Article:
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DTM Hockenheim

"No silly games" - DTM drivers hope team orders don't play any role in finale

DTM drivers hope teams and manufacturers will refrain from artificially manipulating the results of this weekend’s Hockenheim finale to keep the competition fair.

Mirko Bortolotti, SSR Performance Lamborghini Huracán EVO GT3

The three drivers that have a realistic shot at the 2023 DTM title all represent different manufacturers, raising the possibility of external interference in the final two races on Saturday and Sunday.

Team orders have been banned in the DTM since the controversial events of the 2021 Norisring finale, but there is a general understanding that it is impossible to detect every violation.

Factory Lamborghini driver Mirko Bortolotti, who trails Porsche’s Thomas Preining by 10 points in the standings, wants two clean races to decide the winner of this year's title fight.

"I hope it plays out fairly and there are no silly games being played,” he said. “Hopefully it plays out between us and not with other people trying to do anything clever that won't end up being clever."

Bortolotti made it clear that he is not relying on other drivers in his SSR Performance team, or the wider Lamborghini contingent that includes the Grasser squad, to become a DTM champion for the first time.

"No, you can't [use help from others],"he said. "We're on our own and we have to fight for ourselves."

Manthey EMA driver Preining likewise called for a fair contest at Hockenheim after an impressive sophomore campaign in which he cemented his place as a top GT driver in Porsche’s factory roster.

"Plan A is not to rely on anything like that and there's nothing planned in that direction either,” he said of team orders.

“It would be most beautiful and best if everything runs cleanly and it's really handled in a sporting way and clarified on the track, and not somewhere at the green table or by teammates."

Podium: Mirko Bortolotti, SSR Performance, Thomas Preining, Manthey EMA

Photo by: Alexander Trienitz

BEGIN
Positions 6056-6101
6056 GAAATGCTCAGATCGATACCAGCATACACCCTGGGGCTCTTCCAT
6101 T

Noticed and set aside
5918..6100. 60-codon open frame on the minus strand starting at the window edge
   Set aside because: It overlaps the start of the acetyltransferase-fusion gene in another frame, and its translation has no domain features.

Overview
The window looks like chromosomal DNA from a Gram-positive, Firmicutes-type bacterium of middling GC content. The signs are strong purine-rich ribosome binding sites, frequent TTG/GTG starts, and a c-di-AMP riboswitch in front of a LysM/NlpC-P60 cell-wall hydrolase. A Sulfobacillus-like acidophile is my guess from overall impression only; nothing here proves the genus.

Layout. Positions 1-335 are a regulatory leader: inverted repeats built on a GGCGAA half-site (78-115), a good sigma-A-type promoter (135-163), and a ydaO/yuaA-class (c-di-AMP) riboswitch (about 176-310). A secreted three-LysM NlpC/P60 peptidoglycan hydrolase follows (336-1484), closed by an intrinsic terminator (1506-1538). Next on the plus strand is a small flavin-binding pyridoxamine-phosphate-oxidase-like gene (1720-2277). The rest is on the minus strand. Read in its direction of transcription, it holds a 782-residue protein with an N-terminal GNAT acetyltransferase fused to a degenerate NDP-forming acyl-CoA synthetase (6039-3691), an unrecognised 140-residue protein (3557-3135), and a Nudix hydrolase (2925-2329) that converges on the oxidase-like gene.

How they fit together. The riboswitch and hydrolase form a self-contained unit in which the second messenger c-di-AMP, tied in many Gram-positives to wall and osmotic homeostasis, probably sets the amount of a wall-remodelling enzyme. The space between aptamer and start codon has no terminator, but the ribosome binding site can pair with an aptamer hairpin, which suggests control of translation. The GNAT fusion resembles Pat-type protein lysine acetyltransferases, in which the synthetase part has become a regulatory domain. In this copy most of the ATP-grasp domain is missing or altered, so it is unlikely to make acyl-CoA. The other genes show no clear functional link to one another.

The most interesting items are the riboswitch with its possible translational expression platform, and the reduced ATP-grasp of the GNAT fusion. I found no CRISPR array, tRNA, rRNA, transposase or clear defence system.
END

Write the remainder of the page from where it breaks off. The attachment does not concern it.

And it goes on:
Podium: Mirko Bortolotti, SSR Performance, Thomas Preining, Manthey EMA

Abt Audi’s Ricardo Feller, who has a 31-point deficit to overcome in the standings, is hoping for some help from team-mate Kelvin van der Linde, but within the scope of the regulations.

"I hope my team-mate will be as strong as he was in the last few race weekends and be up front because then he can take big points away from the two guys,” he said.

“That would be good for me because I need to catch up. But otherwise there are no resources there.”

The ADAC is very strict about team orders in the DTM, with article 20.2 of the regulations stating that: "Agreements between manufacturers or applicants (teams) and drivers, which provide that the manufacturer or applicant may issue direct or indirect instructions to the driver for his behavior during a qualifying session or scoring run, which restrict the driver in the sporting competition, are prohibited.

"In the event of violations, a fine of 250,000 euros may be imposed on the manufacturer, applicant and/or driver."

While any obvious violations will be seriously investigated, such as the one that saw Maximilian Gotz clinch the 2021 title after Mercedes orchestrated a swap between its drivers at the Norisring, it may be impossible to prove that a team or a manufacturer passed instructions to their drivers in certain cases.

While any agreement to manipulate the result is strictly prohibited, in theory, a driver can take the foot off themselves and escape sanctions.

However, the DTM has strictly warned against use of any team orders after it thoroughly investigated an incident where Franck Perera appeared to help team-mate Bortolotti’s victory bid at the Nurburgring.

Perera, running a lap behind, appeared very slow at the restart and acted as a shield for Bortolotti against Preining, helping him build a big lead immediately after the end of the safety car period.

But after a careful examination of the team’s radio messages for hours, it was concluded that no instructions had been passed to Perera and he was simply too slow at the restart because he was still running on wet tyres on a dry track.

While the rulemakers found no wrongdoing in Perera’s actions, the investigation is seen as a clear sign that the DTM will take any potential breaches of rules seriously.

The German Motorsport Federation (DMSB), which is responsible for enforcing rules in the DTM, even held a briefing with team managers on this matter a day after the Perera incident.

Drivers are also usually told to stay out of the title fight before the final round every year.

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